I personally think that’s an unhealthy thing. Love is a gift meant to be shared, and the more that it is shared, the greater it becomes. Love is an exponential emotion; when you give it, it grows at a staggering clip. Burt Bacharach had the right idea when he penned “What the world needs now is love” and that is still true today. Our world is filled with selfishness, greed and frustration. Kindness and forgiveness are in short supply but there’s plenty of rage to go around. Anger, like love, is also and exponential emotion.

I’m not suggesting we all daub ourselves with patchouli oil and run out to the nearest public park and make love to the first person we see. Free love can be tragically expensive in a world of AIDS and other sexually transmitted diseases that can have devastating effects on our lives. However, I think that we should allow ourselves to love more broadly. Give people the benefit of your heart and you will receive the benefit of theirs.

Valentine’s Day can be a difficult holiday for many who are alone. There are those who are acutely reminded of that fact on a day that celebrates romance. There are others whose relationships aren’t what they would like them to be who spend the day wondering if they are with the right person, or sure that they’re not. Some of them feel trapped by their circumstances, while others simply are too terrified to be alone. The loneliest place to be in the world is in a bad relationship; it’s like buying the car you always wanted only to discover that the brakes don’t work. You sit at your window, your useless vehicle parked in your driveway while others whiz by in their working models.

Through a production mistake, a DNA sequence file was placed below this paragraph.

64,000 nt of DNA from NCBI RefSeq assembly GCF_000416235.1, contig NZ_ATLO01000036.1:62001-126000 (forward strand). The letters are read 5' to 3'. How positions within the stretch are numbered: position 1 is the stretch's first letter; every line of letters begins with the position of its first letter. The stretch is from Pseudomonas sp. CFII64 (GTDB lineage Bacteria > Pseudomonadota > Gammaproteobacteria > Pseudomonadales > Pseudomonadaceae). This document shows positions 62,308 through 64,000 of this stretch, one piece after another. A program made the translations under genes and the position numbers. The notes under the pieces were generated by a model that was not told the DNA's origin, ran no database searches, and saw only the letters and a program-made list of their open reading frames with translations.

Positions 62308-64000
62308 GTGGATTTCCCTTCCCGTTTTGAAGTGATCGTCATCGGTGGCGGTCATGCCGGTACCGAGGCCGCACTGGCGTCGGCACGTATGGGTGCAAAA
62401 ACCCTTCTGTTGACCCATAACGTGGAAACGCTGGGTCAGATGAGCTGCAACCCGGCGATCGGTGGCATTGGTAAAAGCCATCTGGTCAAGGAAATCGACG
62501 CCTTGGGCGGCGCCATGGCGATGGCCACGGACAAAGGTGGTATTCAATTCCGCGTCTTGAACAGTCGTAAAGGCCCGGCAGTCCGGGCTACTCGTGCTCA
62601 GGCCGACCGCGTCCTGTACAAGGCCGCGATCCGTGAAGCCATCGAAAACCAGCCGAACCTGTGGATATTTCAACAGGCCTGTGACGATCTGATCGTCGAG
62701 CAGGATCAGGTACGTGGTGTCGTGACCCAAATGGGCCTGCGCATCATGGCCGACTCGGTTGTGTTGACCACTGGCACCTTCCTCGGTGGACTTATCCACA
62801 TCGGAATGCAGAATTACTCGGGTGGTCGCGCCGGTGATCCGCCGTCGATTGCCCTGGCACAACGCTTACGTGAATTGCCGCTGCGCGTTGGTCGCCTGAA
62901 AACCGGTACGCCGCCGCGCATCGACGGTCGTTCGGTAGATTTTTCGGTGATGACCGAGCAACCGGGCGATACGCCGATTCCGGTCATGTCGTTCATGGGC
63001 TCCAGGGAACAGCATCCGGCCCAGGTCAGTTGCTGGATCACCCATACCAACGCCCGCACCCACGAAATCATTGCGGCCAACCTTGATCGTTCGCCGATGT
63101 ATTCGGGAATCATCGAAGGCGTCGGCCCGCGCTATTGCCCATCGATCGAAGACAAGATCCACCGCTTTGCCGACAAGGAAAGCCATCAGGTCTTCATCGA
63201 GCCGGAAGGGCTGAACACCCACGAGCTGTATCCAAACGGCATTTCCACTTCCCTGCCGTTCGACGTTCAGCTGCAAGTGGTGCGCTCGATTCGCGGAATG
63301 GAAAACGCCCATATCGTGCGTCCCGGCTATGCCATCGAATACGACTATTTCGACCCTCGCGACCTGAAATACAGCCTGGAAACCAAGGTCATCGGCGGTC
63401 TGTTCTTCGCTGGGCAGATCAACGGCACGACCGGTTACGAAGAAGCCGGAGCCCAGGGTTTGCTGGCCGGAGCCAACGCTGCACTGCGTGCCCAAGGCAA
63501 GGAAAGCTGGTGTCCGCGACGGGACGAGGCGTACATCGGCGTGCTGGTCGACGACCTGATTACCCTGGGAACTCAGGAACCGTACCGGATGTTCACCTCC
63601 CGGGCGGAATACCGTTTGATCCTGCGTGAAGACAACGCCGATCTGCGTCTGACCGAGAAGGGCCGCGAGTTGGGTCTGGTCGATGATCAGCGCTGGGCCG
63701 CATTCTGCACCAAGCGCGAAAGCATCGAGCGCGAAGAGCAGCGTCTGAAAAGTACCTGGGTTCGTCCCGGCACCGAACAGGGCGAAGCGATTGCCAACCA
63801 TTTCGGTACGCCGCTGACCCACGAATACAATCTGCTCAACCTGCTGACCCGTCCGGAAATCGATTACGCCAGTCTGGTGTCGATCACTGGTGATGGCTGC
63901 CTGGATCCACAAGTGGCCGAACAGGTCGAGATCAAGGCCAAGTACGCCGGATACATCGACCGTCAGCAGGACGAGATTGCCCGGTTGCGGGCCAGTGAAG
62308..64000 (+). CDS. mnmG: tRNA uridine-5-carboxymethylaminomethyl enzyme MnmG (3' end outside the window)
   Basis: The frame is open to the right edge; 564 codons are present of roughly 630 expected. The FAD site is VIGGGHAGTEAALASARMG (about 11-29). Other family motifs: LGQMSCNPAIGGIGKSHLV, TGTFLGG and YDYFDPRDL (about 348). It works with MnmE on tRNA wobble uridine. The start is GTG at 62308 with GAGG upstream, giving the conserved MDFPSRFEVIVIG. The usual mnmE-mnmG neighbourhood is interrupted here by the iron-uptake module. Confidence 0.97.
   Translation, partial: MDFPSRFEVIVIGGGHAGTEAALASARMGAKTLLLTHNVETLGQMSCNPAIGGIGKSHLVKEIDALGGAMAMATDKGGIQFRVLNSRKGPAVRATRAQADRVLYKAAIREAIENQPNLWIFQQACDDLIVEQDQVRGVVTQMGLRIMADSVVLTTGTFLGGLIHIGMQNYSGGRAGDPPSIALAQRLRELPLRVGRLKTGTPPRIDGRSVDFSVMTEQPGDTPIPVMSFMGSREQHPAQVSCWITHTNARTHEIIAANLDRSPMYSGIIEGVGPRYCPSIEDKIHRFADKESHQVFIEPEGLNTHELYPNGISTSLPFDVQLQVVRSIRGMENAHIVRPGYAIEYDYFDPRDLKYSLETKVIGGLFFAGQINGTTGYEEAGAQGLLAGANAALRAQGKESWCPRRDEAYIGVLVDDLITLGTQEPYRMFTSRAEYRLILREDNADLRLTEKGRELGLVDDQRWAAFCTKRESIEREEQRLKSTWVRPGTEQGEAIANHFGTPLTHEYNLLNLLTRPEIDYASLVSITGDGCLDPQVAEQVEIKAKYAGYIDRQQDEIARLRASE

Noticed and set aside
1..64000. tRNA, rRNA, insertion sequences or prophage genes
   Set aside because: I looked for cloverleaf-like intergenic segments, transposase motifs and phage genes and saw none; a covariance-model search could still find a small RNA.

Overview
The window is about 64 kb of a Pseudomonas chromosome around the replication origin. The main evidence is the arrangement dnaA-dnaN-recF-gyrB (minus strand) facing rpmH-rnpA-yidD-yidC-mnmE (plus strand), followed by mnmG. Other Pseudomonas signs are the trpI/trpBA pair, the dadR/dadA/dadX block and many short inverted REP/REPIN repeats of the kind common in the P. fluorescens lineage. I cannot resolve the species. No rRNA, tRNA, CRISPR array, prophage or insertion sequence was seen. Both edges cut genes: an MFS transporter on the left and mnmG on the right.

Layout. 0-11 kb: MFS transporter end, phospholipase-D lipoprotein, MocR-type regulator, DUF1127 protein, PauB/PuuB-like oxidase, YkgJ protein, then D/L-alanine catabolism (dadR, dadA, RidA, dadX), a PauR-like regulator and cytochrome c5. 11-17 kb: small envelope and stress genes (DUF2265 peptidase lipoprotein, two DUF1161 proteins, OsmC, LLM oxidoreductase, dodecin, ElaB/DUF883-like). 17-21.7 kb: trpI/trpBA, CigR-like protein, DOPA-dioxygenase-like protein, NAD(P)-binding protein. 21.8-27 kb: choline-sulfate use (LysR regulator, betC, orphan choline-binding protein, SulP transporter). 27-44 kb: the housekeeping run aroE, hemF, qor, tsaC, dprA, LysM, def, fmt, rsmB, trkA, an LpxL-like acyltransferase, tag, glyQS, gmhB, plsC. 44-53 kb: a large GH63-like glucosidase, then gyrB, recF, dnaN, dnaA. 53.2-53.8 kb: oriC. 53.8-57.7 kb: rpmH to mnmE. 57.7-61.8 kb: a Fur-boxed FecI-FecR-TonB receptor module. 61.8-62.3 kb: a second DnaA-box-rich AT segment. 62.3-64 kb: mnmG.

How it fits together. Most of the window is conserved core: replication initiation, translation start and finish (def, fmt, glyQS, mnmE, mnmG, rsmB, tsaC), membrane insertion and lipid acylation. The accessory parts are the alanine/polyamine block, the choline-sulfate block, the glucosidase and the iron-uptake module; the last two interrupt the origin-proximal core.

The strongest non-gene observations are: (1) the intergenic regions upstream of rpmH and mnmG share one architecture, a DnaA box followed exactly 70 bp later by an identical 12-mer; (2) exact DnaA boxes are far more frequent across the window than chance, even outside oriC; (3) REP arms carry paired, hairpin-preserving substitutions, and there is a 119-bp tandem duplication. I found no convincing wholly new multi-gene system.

Love is something we all crave. We need it as surely as we need oxygen. The touch of a human hand can make us feel better, even the touch of a stranger’s hand. In many ways, we spend our lives chasing it and sometimes fruitlessly. Often we look for love by pursuing sex.

Sex is wonderful and terrible at the same time. It is the most pleasurable thing we can do and yet the consequences for doing it can be severe. We have a tendency to use sex as a love substitute, knowingly or not. Making love is not the same thing as love, but it can be a close second when you don’t have that life partner that we all want and need so desperately. Still, sex is wonderful; we spend a lot of our time thinking about it and talking about it. Because of our physical urges, we are forced to confront our needs; we ignore them at our peril. If we can’t find satisfaction in our relationship physically, we may turn outside the relationship to get that relief, even though every other aspect of that relationship may be fine.